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Sleepy Hollow Talks Water Tank With State Park

SLEEPY HOLLOW, N.Y. – Plans for the village to improve its water reservoir tank have hit a snag finding a suitable location.

The cheapest solution the village has would be to move its tank FEET from its existing location in the Rockefeller Park Preserve, Mayor Ken Wray said. But the state park system has reservations.

“We had proposed to New York State and the park system to swap the land,” Wray told an audience at Kendal-on-Hudson during Tuesday's Board of Trustees meeting. “We said 'Look, let us build a brand-new reservoir down the hill a little bit.'”

The new tank would be set into an embankment, making it “all but invisible to everyone,” Wray said, but the plan was rebuffed by park officials.

“We continue to hope that they will consider that as an alternative,” he said. “We'd much rather do that.”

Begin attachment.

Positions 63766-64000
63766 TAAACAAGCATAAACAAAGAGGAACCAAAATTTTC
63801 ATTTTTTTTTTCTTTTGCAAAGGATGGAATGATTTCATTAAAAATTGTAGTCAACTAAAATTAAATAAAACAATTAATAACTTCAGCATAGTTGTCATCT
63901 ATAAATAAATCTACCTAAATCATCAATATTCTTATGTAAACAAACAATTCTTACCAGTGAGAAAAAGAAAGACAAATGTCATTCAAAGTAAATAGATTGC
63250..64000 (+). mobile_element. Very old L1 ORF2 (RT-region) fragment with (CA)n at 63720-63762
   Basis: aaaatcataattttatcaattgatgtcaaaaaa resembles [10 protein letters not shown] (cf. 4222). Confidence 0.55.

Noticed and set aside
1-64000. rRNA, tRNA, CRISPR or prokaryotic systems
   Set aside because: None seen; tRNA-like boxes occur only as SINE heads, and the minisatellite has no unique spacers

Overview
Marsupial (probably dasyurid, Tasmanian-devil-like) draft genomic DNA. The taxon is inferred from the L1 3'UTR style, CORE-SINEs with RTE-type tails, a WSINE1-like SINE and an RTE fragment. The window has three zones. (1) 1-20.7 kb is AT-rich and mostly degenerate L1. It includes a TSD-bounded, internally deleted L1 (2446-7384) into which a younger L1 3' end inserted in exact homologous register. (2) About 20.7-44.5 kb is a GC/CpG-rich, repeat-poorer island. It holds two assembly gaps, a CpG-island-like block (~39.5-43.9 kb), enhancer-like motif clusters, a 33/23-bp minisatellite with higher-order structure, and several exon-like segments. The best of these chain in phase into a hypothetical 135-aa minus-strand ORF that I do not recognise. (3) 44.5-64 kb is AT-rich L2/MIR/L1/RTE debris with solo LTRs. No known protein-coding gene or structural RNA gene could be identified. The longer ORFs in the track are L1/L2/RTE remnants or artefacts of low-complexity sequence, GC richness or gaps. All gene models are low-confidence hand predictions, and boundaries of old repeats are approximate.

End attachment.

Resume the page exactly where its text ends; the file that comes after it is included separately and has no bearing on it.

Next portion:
The village is looking to increase its water storage capacity from about 800,000 gallons to 2.4 million gallons so that it would have a 24-hour supply of water should it get cut off for any reason. Several options have been proposed, but trustees have yet to come to a decision on the matter and a public hearing will continue next Tuesday.

Sleepy Hollow resident Jack Gasko told Wray he was disappointed in the park's response.

“I have a little trouble with a New York State park telling a village of over 9,000 people that bridle paths and the horsey set is more important than our safety and well-being in the village,” Gasko said.

Wray noted that, although the Rockefeller Park Preserve is unwilling to let them move the tank, they legally own the land the current tank sits on. Wray said that the easement agreement specifies length and width though “it doesn't say anything about how high we can go or how low we can go.”

Two options being considered are blasting the rock beneath the tank to expand it or constructing a tank within the existing tank that would expand several tens of feet high into the air.

Wray said the village would be considering the visual impact to the park when making its decision.

“We love the park and we would like to do something where there isn't this gigantic new man-man thing” sitting in the park, he said.

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